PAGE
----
1) I would buy a soft sleep nursing bra or sports bra style to start. Then after your milk regulates around 6 weeks get sized and buy 2-3 more.

2)I use regular stretchy camisoles. You can put them under any top and just lift the top shirt and pull down the cami.

3) Medela, Ameda, Hygiea are the top rated pumps. Kellymom.com has a wonderful article on amount to give baby:-) The hands free bra is nice but if you aren't pumping much its a waste.

Trust your body! Chances are you thought your supply dropped because baby was always hungry but really baby was just trying to increase your supply. You can expect baby to nurse constantly for 6-8 weeks. Growth spurts occur at irst few days at home and around 7-10 days, 2-3 weeks, 4-6 weeks, 3 months, 4 months, 6 months, 9 months, 12 months...
They can last 2-3 days to over a week.


Quoting MinnickMama:

I am pregnant with my 4th child right now.  I really want to breastfeed and get prepared for it and what i need now so I don't have to stress later.  I breastfed with my oldest for 3 1/2 weeks and my supply cut and dropped out of nowwhere and had to switch to formula.  My 2nd child my daughter, we breastfed for the first 2-3 weeks and then started pumping it and giving it in a bottle till she was roughtly 8 weeks old to monitor how much she was eating because she was losing tons of weight before she ended up full time on premature baby formula (she was my preemie). My 3rd we just formula fed and i'm regretting it myself now.  Initally we were going to bottle feed this one, but my husband and I talked about it and both agreed we want to try to breastfeed at least 6 months if not longer.  So I have a few questions to help me prepare


1)  How many nursing bras should I buy?  How do I know what size i need to get or should I buy multiple sizes? (I started prepregnancy at 34d, and now depending on the brand of bra i'm at a 36d to a 36dd)


2)  Same for tanks and nursing tops, what is a good number to get? 


3)  What are some great working breast pumps I could buy at a reasonable price to use to pump milk (before the baby turns 6 months my husband and I will be celebrating our anniversary and originally had plans to go out so I want to have breastmilk pumped instead of formula) Also has anybody tried the hands free pumping bra? Is it really worth the price?


and Lastly any other tips and advice to help me make this last 6 months or longer, I would greatly appriciate it.  I just want this to be the best experience and longest i have been able to breastfeed and could really use the tips to be prepared, thanks in advance


Mom2Just1
by Mom2boys on May. 24, 2013 at 7:04 PM

This!  Diaper count is all that matters with supply.  


Quoting SewingMamaLele:

1. I honestly would only buy one or two to start and then get sized after your supply has regulated.   I don't personally use nursing bras... but I believe one cup size up is what is reccomended.

2. I just use regular clouthes... if nursing tanks work for you, get as many as you want. 

3.  If you will only need it for nights out, etc... a manual pump is fine.  Lansinoh or medela both have good manual pumps.   If you really want electric... lansinoh, ameda, medela or hygiea.


MOST importantly, I think you need a good book on breastfeeding!  :)  Feeling like your supply has dropped out of nowhere at 3 weeks is NORMAL.   That's a growth spurt and feeling like you're not producing enough milk is exactly how you should be feeling.  If you know what is normal, you can identify what isn't and how to fix it.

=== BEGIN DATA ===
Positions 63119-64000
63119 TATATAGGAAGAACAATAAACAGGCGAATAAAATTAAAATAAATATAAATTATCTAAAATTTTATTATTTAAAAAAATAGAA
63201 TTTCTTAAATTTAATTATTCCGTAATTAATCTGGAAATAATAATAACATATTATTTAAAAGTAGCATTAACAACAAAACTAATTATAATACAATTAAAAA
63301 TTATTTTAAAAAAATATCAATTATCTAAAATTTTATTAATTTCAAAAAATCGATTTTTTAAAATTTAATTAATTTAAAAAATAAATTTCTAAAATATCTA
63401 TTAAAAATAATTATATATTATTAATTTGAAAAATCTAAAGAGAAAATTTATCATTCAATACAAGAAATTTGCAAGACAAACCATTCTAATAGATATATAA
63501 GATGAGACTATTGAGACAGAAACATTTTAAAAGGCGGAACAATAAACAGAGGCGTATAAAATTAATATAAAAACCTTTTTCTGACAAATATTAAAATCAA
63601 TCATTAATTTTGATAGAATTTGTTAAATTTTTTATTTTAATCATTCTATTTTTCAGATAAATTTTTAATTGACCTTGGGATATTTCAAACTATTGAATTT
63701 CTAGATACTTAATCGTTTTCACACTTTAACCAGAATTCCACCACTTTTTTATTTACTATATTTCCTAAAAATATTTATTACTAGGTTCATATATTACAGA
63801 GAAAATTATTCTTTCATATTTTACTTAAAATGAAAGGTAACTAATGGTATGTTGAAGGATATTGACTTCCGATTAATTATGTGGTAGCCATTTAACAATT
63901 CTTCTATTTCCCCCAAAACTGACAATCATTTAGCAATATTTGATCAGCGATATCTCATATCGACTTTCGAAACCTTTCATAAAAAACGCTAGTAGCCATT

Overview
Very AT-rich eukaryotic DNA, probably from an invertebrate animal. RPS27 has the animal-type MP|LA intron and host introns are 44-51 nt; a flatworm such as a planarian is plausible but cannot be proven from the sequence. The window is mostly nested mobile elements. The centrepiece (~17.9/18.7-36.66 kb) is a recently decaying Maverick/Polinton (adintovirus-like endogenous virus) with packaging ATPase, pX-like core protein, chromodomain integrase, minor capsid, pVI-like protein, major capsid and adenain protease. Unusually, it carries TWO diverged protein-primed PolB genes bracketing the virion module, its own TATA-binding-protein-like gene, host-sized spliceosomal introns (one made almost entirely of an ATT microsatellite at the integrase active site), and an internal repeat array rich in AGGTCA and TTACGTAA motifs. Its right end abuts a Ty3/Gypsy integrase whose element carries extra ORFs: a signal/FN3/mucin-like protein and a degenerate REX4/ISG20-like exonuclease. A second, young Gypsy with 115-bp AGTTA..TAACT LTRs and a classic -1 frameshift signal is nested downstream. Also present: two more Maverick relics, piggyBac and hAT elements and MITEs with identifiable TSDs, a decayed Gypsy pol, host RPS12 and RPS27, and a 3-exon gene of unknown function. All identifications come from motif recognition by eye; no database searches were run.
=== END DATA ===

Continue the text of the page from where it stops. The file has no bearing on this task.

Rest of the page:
Also, join the breastfeeding moms group on here!  



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kclarsh
by Member on May. 25, 2013 at 12:32 PM

Great answers The first 3 to 6 weeks for me was awful but I just kept going and after that it is so easy :)

If you feel like you are having trouble, see a lactation consultant, After 3 weeks of my youngest eating every 20 minutes, the LC came in looked at her and said she was tongue tied, She helped with position and was really helpful.  We got my dd's tongue clipped and she slept for 2 hours after nursing!

I wear tank tops under shirts, I pull the tank down and my shirt up,

I have bigger than DDD boobies so someone told me about Anitas,,, I found them on barenecessities.com  If you need a G or H ;)

newwifenmom
by Member on May. 26, 2013 at 11:36 PM

1.I did not use nursing bras

2.I used regular clothing

3. I had a great experience with myfirstyears pump though I have heard many do not like it.


My tips are to take it day by day, be patient with baby and yourself. Goals are good but do not beat yourself up if you try your best and are still unsuccessful, ANY time spent breastfeeding is beneficial. Oh and the BFing group on here is fantastic.

kzuehlk
by Member on May. 26, 2013 at 11:43 PM
I waited until after my baby was born to buy nursing bras and tanks. I bought 5 bras and I probably have about 10 tanks (my son is 2month old and I live in those!)

There are two different natural supplements you can take -vitanica nursing blend and fenugreek. The vitanica worked alright for my supply, but I think the fenugreek is best. I take 3 pills 3 times a day (the only side effect it has is that it makes your sweat and urine smell like pancakes. Fenugreek is used to flavor artificial maple syrup.) I had problems with my supply for both of my sons until I started taking it.

I forget the name of the pump I bought, but it was only $45 at Walmart. I could never get much milk with a manual pump, but this one works great.